Excessive tourism, over-selling, over-promotion, World heritage status, over-commercialisation under the reign of Mr Leafe the CEO of the National Park Authority is destroying the area. Noses in the trough, jobs for the boys.
    Bracken has spread everywhere under Leafe’s watch, natural wild grasses and flowers have been extinguished, too many inappropriate trees are being planted in the wrong places, blocking light, blocking views, clogging drains, culverts and streams, bringing down bridges in the regular floods (regular over hundreds of years). Vast swathes of the area are now impenetrable in summer. We now see horrendous willow plantations that are utterly out of place based on false energy policies.
    Many local indigenous aborigines have been disenfranchised, their culture, heritage and rights have been removed. They can not park anywhere. Horrendous mini-digger paths and scars have been created – stone staircases on the fells that you can not walk down for nine months of the year when wet or icy, these paths are not part of the historic character of the area. The 27 quangos, or “fleeces” as Rory used to call them (that attempt to run this area) create work and mess with everything. Yet paths are not drained correctly. Water is your enemy, so deal with that before raping the landscape with stone paths and mini-diggers.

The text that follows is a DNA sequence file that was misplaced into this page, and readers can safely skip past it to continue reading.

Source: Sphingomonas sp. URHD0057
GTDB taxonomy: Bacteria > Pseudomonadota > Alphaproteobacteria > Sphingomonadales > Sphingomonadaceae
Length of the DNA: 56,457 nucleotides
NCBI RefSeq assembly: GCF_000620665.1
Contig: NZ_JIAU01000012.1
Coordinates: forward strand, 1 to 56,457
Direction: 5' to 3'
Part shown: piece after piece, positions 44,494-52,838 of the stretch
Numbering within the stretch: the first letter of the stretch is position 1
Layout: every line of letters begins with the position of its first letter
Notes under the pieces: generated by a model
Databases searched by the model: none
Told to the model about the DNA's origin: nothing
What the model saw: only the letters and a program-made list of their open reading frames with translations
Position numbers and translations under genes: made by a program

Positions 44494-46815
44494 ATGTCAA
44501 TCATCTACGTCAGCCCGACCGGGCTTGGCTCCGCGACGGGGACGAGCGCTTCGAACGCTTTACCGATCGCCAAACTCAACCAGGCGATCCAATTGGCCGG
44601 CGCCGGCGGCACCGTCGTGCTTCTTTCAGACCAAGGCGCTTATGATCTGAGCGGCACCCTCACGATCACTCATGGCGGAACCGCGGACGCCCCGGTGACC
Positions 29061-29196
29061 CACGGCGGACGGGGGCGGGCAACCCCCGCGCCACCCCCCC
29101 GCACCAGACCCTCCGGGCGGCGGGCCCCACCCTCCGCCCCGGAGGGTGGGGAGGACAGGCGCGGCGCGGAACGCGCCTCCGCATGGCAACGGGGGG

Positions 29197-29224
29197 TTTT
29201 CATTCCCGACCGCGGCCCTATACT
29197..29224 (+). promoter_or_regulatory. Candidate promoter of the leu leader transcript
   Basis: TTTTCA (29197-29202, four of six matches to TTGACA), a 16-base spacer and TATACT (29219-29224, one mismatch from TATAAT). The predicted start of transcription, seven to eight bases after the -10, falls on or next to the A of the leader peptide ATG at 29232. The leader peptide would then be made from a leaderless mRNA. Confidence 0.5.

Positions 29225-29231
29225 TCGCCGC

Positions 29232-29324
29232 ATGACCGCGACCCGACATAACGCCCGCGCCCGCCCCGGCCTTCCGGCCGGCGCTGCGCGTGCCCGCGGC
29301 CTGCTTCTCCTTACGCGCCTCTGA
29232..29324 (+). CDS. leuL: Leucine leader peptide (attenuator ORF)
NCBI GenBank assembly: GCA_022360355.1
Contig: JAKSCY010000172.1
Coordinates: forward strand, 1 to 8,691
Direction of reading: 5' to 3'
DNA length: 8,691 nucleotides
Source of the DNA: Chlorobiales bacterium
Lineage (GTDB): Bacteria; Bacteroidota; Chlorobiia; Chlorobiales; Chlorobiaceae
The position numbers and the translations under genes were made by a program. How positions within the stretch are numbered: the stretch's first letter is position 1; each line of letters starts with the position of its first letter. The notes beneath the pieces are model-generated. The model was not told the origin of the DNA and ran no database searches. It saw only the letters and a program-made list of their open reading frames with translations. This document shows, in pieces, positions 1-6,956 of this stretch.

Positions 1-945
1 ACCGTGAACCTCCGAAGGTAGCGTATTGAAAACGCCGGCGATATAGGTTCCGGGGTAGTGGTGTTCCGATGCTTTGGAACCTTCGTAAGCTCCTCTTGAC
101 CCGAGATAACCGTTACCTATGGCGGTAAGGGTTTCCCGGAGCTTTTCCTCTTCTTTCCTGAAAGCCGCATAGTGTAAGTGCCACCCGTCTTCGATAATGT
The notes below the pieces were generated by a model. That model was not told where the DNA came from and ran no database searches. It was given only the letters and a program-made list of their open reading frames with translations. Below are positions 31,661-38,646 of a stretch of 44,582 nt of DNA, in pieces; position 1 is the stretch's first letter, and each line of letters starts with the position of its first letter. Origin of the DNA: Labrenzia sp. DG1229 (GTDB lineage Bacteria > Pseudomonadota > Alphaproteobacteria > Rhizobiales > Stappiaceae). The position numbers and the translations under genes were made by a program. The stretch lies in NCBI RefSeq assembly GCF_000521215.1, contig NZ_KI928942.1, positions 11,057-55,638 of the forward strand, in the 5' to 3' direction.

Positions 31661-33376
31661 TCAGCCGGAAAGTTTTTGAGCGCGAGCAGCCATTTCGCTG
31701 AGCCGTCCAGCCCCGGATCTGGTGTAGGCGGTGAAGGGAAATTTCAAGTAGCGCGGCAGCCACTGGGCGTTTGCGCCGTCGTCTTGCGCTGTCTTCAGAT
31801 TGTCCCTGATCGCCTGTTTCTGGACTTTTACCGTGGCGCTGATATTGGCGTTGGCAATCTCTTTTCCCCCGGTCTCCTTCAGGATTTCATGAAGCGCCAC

The Newton Rigg and other historic flood data show clearly no impact of climate change. There has been a massive influx of outsiders who do not respect the indigenous peoples’ knowledge, experience and traditions. The University of Cumbria is a swamp filling rapidly for all the wrong reasons.
    The National Park Authority and the other quangos are driven by the ethos of decarbonisation, totalitarian control and we know best. Excess tourism kills everything it touches. Previously Lake District tourism was harmonious – there was an organic balance. Visitors came and were welcome. Leafe has presided over a huge mis-selling scam and the area has suffered. We now pay twice – subsidising selling tourism, then subsidising bodies trying to control it. Just leave the Lake District alone – people will come if they wish, and leave farmers, foresters, fisherman, hunters in charge of the landscape.

    • Nordisch geo-climber permalink
      January 24, 2020 11:02 am

      Re University of Cumbria – check out this individual: Jem Bendell.